The English language assigns an identity to a perpetrator if the hideousness of their act, or crime, is sufficient. For instance, if you commit “murder” you will henceforth be known as a “murderer”. For misdemeanours of a more benign nature we assign more temporary “tags”. For instance, those who jump queues are referred to as “assholes”, or some other colloquial expression.
I see the need to add to the English language, a word that does justice to the act of littering. We should definitely consider degrees of littering – without trying to justify any of it – because in the squalor of a squatter camp, or central Jozi where rubbish-bins overflow, one has some understanding of the act. However, it takes a special kind of callousness to venture into nature and drop your rubbish in a pristine environment. I consider the guilty to be “litter-shits” and those who drop cigarette buds get the special designation of “ash-holes”.
The most recent “crime scene” I visited was Boulder Camp, right next to Crystal Pools in the Cederberg. It takes a full day to hike there and the trail takes you through some of the most stunning terrain the Cederberg has to offer. The site is nestled between two rocky outcrops on a level grassy patch, sprinkled with some large, shapely boulders and flanked by a bubbling stream with clear pools. Truly a bit of paradise. What made the discovery annoying was the knowledge that the culprits were all on an overnight hike – surely they should know better?
We were a group of 6 friends doing a 5-day hike. This was our first overnight site and also the most remote of all the spots we stayed at. It was quite shocking to discover the amount of litter. There were numerous places where toilet paper and turds were left on camping spots, probably the result of carelessness or the inconvenience of rain. At a particular spot a large amount of rubbish (plastic, packaging etc.) was dumped and we also found some random items like an old pair of undies. Clearly this was not the work of one culprit, but of many hikers over an extended time.
We could not in good conscience leave the place the way we found it, so we did a bit of a clean-up on the morning of our departure. To be honest, I did not think much of what we did – to me it seemed obvious that one couldn’t leave the mess. The only stretch was to collect other people’s loo paper, but some sharp sticks eased the gross-factor.
Some pointers on littering, paper and plastic
In a group, lead by example: make it part of the trail-briefing to give instructions on how to deal with rubbish and pick up any litter found in nature. Do not be scared to confront people who litter; do it courteously and try to win their cooperation instead of just having an argument. If they don’t comply, clean up after them – it’s the right thing to do! Litter is like graffiti: one piece is often the cause of proliferation. Cleaning up may keep others from dropping their rubbish at the same spot.
Toilet paper is by far the biggest culprit and is often found in completely inappropriate places: right next to crags, trails, water sources and campsites. The rule is to do your business at least 30m from any of the aforementioned areas; add 20m if it’s a #2. Toilet paper should preferably be carried out with you in resealable packets (Ziploc), or alternatively, bury the toilet paper by digging a hole, 15 to 20 centimetres deep; cover and disguise the hole when finished.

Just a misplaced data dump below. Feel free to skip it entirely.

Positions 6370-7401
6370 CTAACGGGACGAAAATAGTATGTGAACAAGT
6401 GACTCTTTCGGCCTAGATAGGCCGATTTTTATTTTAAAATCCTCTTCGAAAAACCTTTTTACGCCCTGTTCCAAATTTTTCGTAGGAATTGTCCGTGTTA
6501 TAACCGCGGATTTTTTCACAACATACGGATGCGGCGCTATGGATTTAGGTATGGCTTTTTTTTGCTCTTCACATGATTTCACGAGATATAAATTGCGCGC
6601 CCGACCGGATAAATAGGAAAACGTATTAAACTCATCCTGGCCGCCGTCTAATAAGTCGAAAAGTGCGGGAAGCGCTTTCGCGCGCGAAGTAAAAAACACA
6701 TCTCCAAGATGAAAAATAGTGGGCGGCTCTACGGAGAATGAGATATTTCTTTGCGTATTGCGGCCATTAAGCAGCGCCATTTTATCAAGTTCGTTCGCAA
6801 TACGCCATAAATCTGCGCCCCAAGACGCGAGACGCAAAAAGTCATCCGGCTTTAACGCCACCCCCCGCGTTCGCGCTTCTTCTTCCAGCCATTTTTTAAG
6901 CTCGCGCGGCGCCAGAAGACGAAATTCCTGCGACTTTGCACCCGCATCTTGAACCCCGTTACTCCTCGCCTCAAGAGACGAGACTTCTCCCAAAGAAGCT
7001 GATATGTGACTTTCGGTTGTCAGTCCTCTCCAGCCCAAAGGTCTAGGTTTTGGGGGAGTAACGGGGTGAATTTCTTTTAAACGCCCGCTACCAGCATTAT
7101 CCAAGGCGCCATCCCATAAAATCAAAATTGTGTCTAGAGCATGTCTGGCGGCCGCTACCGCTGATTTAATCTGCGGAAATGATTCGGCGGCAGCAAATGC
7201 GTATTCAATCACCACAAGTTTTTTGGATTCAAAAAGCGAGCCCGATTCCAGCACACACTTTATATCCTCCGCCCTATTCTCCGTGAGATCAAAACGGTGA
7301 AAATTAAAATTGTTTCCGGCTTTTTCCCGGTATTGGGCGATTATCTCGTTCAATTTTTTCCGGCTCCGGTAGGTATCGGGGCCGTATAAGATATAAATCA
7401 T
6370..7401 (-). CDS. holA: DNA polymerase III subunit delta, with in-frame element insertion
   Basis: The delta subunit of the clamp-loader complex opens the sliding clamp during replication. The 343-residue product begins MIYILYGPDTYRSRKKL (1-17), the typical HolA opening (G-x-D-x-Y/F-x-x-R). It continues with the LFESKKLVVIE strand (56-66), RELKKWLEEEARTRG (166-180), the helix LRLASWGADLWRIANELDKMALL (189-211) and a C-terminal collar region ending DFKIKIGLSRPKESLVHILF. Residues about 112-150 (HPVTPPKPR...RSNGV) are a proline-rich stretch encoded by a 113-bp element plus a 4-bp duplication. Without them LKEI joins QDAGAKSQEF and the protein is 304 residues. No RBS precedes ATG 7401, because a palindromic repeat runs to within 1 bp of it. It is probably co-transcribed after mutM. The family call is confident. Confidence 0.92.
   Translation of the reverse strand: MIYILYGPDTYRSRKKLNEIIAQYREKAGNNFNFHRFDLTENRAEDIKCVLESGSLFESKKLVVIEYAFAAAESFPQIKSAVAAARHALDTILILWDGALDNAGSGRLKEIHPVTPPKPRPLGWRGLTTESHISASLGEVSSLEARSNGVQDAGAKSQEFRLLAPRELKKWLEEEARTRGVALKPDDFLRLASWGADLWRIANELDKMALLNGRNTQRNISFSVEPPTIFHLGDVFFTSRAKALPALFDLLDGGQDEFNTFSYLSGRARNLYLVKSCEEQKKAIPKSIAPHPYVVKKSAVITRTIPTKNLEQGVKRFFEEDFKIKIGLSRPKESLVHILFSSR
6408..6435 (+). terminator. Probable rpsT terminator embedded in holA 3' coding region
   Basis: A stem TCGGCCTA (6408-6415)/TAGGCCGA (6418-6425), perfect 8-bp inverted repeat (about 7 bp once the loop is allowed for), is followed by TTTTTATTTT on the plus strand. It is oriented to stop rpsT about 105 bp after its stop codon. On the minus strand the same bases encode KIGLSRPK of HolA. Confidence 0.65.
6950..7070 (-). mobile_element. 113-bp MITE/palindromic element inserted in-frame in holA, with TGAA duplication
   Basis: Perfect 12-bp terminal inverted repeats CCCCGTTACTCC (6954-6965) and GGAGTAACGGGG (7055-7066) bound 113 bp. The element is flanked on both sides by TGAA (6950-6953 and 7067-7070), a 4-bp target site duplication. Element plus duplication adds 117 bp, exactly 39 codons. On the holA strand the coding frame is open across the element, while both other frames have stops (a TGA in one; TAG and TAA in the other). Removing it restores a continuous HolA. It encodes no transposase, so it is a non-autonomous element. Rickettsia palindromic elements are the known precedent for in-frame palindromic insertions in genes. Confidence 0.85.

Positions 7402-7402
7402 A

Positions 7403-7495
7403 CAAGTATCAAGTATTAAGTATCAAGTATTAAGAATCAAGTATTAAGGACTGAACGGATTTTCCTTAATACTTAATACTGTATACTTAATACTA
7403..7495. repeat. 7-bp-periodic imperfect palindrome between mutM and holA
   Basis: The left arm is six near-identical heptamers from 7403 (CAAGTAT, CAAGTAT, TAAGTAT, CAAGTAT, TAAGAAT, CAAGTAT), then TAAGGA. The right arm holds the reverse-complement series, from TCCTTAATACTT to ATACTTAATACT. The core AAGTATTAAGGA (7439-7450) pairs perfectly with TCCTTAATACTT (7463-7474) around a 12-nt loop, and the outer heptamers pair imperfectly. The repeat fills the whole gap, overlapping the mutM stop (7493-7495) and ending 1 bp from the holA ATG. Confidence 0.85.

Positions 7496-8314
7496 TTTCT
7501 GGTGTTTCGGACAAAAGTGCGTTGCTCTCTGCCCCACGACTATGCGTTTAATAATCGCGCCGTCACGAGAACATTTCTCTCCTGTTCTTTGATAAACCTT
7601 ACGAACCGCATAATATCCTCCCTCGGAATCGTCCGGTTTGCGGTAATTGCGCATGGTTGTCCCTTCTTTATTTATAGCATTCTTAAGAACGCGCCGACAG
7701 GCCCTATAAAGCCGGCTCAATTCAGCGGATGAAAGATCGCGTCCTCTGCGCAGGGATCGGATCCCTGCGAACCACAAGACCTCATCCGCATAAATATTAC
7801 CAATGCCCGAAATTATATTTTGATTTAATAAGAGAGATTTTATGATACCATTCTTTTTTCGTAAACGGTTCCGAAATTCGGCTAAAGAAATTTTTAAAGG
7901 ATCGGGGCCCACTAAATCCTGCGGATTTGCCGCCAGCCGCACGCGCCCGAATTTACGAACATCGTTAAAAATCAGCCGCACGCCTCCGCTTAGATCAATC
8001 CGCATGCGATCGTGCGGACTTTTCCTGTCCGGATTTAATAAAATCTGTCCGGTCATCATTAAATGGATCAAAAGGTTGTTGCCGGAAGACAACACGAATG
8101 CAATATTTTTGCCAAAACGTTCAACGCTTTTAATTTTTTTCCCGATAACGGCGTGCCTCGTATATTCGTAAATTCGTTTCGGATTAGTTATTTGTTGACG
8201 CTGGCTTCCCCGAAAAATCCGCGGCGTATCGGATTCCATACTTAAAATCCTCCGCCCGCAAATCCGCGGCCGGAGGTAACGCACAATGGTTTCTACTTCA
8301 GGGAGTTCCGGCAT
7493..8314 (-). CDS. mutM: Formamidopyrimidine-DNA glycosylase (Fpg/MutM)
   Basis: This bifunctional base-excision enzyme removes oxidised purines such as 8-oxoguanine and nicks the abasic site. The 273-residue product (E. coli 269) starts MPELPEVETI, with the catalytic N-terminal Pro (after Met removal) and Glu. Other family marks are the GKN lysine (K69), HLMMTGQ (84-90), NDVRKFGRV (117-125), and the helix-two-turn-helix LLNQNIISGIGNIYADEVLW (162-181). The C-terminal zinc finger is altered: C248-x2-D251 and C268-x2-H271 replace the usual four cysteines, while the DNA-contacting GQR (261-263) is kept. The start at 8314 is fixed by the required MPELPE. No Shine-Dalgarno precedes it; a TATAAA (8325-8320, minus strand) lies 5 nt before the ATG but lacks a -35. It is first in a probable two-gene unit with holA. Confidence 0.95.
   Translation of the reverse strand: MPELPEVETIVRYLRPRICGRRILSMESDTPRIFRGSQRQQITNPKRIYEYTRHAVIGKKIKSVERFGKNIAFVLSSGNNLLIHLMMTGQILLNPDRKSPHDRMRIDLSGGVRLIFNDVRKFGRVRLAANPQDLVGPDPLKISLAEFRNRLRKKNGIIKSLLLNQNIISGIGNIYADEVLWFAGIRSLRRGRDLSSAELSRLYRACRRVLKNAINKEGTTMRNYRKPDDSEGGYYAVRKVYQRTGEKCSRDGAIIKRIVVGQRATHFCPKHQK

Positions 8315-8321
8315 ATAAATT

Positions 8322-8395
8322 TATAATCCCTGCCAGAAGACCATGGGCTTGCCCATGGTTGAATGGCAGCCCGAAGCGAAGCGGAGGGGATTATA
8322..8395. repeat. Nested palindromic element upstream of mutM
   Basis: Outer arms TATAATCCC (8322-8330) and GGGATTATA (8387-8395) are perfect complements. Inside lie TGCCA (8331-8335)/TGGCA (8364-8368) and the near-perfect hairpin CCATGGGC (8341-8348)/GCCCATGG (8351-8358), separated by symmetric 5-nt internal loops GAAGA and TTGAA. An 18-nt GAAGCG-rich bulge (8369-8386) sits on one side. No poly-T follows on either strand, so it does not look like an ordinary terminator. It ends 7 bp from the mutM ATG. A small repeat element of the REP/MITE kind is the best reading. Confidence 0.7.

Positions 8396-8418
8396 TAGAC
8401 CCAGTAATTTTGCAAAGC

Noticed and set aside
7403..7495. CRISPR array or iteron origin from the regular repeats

Plastics, tins & other packaging should always be carried out. Plastic “spring water” bottles are the biggest plastic pollutant in the world and the industry should not be supported. I prefer stainless steel water bottles – they’re classy, indestructible, naturally BPA-free and your water tastes better.
Lastly, do not wash in water sources that rely on seepage or slow running water. Rather fill containers and wash well-away from the source; it is not only to keep drinking water pure, but also to protect the sensitive eco-system. In fast flowing water, use only bio-degradable soap, and the minimum amount.
Wild fires are mostly man-made and can be devastating in areas with dense vegetation or strong winds. The numerous burnt skeletons of the slow-growing, endangered Cedar trees are testimony to this scourge in the Cederberg. I often happen on the remains of campfires in wilderness areas where it is strictly prohibited. Fires can also start through discarded glass or rock fall (a massive wildfire near Ceres was started from a spark generated by an axe hitting a rock when clearing brushes).
In December 2016, a young member of the Scouts started a devastating fire at the very same spot we cleaned up (Crystal Pools) when trying to burn his toilet paper in very dry and windy conditions. More than 16 000 hectares were razed and the famous Sanddrif campsite damaged. Inexperienced hikers should always be briefed on what is to be done with rubbish and that burning in those conditions is completely unacceptable.
There is some controversy as to whether rubbish should be burned, ever. After a devastating 2016 fire season in the Cape, my stance changed and I think that the risk is simply too high. Even if some people can burn rubbish responsibly, the practice should not be advocated.
Cleaning up is not a chore
There will unfortunately always be those who litter. It may feel unfair to have to clean up after them, but consider it an act of service to nature. Littering is violence and cleaning up is taking care of the victim – it is something very positive and a privilege!
For more info on how to have minimal impact on nature, the Leave No Trace Principles are an excellent guide for sustainable outdoor ethics.